Photopolymer hardness problem

Hi guys!

I have an home made kit to burn photopolymer plates, and all works fine!
But today I’ve contact with photopolymer plates made by professionals, plates with 5 years I think… these photopolymers are much more hard compared to my results.
I’m using KF95 plates, the professionals were slightly higher with steel base.
this made me think if I can have some more hardness in my plates.

what do you think about that?
the photopolymers can have these differences?
I can improve something in my process?

thank you !

reagards, João

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You don’t want the plates to be too hard- this would make them brittle. Are you talking about a plate exposed five years ago? If you are I am not surprised it is hard- it is probably ready to go in the trash.

Daniel Morris
The Arm Letterpress
Brooklyn, NY

Steelbacked polymer is harder than the flexible plates,

Somewhere in my memory , there lurks an image of a three tier machine , there was a bit where you expose the plate under a vacuum , abit where it was upside down and the vibrating wet brush washed it out and a bit where you baked it after. are you missing the part of the process where you bake it???/
I hope my memory is not that far off ……. If i am wrong sorry i miss lead ,someone will correct me if im wrong !!!!!!

the process I made is complete.
-wash out
-baked / cure

My question is, the photopolymer plates after wash needs to be completely dry for the next step ( baked - cure ) ?

Your processing lacks the final step, which is post-exposure, done after the plate is dried and cooled. Many remove surfaace moisture the plate using roller sponges etc., but the drying really happens in the drying unit, using moving heated air. Baking in static air is not sufficient.
Post-exposure is where the working hardness is fixed. Twice the main exposure time is typical, but you need to know the specifications for the actual material you are using. Every plate has different specs.


There are differences in the “hardness” of the photopolymer plates, and Typenut is correct in sayign that many of the metal-based plates are of a higher durometer (measure of hardness) than the plastic-based plates. You can probably get a steel-backed or aluminum-backed plate from your raw plate supplier.

The best practice is to fully dry the plate after wash-out and prior to the final curing exposure. Doing this will provide the hardest and longest-lasting plate you could make, given the durometer specs of the plate material you are using.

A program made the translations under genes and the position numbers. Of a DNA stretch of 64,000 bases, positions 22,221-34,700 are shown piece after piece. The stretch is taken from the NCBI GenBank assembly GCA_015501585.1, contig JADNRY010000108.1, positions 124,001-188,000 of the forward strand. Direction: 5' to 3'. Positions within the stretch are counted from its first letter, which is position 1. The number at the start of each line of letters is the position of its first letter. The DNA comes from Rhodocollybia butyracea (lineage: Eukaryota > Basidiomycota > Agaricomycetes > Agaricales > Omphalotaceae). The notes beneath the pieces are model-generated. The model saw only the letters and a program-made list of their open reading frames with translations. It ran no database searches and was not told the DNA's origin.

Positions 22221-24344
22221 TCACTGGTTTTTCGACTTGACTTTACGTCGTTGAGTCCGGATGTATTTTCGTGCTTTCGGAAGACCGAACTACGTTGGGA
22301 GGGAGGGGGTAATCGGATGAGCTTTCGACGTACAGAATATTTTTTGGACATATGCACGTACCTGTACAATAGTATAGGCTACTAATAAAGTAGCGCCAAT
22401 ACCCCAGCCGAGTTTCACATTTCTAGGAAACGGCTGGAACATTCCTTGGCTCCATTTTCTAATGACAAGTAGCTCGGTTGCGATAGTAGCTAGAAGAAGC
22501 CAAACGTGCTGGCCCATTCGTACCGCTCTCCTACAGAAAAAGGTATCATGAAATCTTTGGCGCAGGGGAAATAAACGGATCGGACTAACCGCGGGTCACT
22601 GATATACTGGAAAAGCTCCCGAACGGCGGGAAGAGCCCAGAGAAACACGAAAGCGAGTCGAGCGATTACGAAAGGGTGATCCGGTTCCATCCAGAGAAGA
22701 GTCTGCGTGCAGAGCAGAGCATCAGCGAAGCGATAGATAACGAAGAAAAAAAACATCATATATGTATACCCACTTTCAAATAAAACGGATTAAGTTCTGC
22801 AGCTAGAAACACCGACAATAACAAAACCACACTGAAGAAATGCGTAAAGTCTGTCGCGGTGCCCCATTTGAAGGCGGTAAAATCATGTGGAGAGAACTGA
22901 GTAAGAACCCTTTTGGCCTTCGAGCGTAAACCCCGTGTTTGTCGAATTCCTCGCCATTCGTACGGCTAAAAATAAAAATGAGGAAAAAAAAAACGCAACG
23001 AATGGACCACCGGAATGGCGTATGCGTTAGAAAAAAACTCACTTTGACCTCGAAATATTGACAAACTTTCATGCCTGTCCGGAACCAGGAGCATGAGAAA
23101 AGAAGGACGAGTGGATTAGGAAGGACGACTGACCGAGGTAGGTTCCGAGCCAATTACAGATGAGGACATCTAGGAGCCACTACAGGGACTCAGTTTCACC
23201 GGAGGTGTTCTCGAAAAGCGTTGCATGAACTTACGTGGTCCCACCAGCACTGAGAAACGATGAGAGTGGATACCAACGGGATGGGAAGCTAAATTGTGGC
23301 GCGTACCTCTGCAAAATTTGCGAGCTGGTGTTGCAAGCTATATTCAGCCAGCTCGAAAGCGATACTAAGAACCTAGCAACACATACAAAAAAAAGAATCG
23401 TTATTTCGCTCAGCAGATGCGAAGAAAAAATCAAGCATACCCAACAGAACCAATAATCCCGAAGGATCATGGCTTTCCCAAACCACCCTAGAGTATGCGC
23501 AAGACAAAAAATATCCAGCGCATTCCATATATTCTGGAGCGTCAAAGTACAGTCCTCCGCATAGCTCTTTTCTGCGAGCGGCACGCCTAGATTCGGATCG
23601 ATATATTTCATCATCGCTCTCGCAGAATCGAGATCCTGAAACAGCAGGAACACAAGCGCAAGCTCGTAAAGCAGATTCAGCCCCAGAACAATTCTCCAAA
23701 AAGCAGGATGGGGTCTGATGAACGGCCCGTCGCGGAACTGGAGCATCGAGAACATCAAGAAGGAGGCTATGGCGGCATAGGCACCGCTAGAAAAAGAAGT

thanks for help!
I’m very grateful !



Hardness is not a result of the photopolymer platemaking process, the hardness is a factor of a specific plate.

The last time I checked, a Toyobo KF95 (polyester-backed) and a Toyobo KM95 (steel-backed) are quite similar in their hardness rating. They do have differing structural support though.

Of more concern is if the hardness rating is specified for letterpress application. A Toyobo KF152 (polyester-backed) and a Toyobo KM152 (steel-backed) DO NOT have the same rating. The KF152 is actually not specified for letterpress usage and its hardness rating is lower than required (again, last time I checked). A lot of the problems associated with this particular plate can likely be attributed to that fact.

Note that as a plate ages it will get brittle and lose its tack and resilience (its printability), but this has nothing to do with hardness rating.


My House Plate is a BASF Nylonprint WS 94, I can hold 4 pt. Type just fine. I use a A&V Orbital VIII (24 x 30 ) and yes:

Expose plate under vacuum (-25) with Film (4.0), the plate washes out in a specific temperature, which is different per manufacturer and exacting notes are to be kept. Brush or Plush. After washout, manually dry and drip for 10 minutes.
Insert in ventilated hot air oven for xx amount of time (Plate specific). Place in Exposure drawer on top of Kreene and post expose.

Plate making is no mystery, it’s an exacting science with little leeway. I’m sure Gerald Lange can attest to that.

By nature, steelbacked polymer is harder, the flexible plates are softer, hence they squash under impression.

If properly stored, plates can be used years after exposure, but they turn bad like Fish in a heartbeat if stored wrong.


By nature or commonsense? I wouldn’t trust the latter (based on forum assumptions) and the former should be technically verifiable. It isn’t.

I haven’t seen polyester-backed plates “squish” in any way (you don’t use them, correct? but I do use them in institutional instruction). They certainly do show warp/distortion based on imaging (vividly) and can stretch out of registration (both primarily due to their less dense, sturdy backing).

I’m not sure how long a previously exposed plate can last but I doubt “years.” A carbon dioxide bath can revive them to an extent but I don’t see it as a way to resurrect their printability qualities.


“The KF152 is actually not specified for letterpress usage and its hardness rating is lower than required …”

When I was a boy and letterpress was still the mainstay of commercial printing, correct impression was considered to be the minimum amount required to transfer the ink to the paper. Impression visible on the back of the sheet was considered bad form and was usually present when a printer was trying to get more use out of a mix of worn and newer type. Type was made out of as hard an alloy as practical, not to emboss the paper, but so that it would be long-wearing.

I have printed quite successfully with some fairly “soft” poly plate material like KF 152 and it is fine if you do not intend a pronounced amount impression, though it will leave a slight tactile impression in soft-surfaced papers like Stonehenge.